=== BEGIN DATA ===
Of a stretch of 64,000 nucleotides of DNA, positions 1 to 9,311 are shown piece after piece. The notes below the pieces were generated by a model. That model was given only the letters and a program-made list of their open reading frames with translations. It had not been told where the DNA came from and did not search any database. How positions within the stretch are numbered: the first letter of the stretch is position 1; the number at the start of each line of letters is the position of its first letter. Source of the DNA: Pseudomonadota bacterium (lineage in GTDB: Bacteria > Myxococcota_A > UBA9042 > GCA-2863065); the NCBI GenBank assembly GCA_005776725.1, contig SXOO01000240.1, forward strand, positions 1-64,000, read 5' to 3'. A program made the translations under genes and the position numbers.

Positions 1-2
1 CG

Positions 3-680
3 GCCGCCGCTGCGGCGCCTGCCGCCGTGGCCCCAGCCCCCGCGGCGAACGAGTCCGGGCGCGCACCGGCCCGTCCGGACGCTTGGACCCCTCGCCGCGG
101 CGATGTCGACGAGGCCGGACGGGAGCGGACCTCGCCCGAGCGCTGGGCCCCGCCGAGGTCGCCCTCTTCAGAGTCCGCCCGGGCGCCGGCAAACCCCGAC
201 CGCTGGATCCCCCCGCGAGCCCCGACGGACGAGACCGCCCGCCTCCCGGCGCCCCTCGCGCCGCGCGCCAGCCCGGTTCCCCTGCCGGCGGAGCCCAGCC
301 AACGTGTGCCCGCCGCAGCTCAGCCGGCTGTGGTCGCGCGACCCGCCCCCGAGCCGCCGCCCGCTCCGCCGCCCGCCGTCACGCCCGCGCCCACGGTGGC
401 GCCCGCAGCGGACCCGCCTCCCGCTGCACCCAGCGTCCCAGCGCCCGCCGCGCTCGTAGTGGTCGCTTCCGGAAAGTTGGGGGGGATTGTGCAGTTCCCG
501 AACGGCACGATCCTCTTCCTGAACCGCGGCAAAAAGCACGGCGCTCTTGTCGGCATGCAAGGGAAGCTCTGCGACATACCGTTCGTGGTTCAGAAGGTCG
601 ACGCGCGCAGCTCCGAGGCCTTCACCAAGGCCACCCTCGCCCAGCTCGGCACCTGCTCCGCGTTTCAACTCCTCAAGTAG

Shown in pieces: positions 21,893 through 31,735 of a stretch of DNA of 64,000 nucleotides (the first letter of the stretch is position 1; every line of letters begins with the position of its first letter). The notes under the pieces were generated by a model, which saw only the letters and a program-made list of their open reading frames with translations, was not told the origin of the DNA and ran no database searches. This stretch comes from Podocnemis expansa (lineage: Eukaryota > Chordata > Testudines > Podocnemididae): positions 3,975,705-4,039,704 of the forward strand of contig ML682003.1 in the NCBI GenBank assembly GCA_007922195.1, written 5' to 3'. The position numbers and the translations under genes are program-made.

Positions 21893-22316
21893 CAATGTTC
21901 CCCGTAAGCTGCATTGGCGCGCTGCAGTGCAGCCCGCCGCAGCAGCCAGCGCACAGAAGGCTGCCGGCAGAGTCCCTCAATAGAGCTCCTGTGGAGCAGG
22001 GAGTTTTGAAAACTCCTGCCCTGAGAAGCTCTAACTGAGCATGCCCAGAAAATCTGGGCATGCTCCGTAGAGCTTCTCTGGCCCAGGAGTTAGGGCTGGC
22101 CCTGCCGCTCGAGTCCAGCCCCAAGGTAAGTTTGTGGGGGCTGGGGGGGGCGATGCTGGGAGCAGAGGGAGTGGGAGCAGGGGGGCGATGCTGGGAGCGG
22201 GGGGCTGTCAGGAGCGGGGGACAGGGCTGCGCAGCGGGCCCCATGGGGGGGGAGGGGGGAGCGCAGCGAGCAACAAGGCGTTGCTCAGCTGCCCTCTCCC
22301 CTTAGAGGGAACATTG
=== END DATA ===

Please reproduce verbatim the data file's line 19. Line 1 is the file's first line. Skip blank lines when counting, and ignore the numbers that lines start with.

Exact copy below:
22301 CTTAGAGGGAACATTG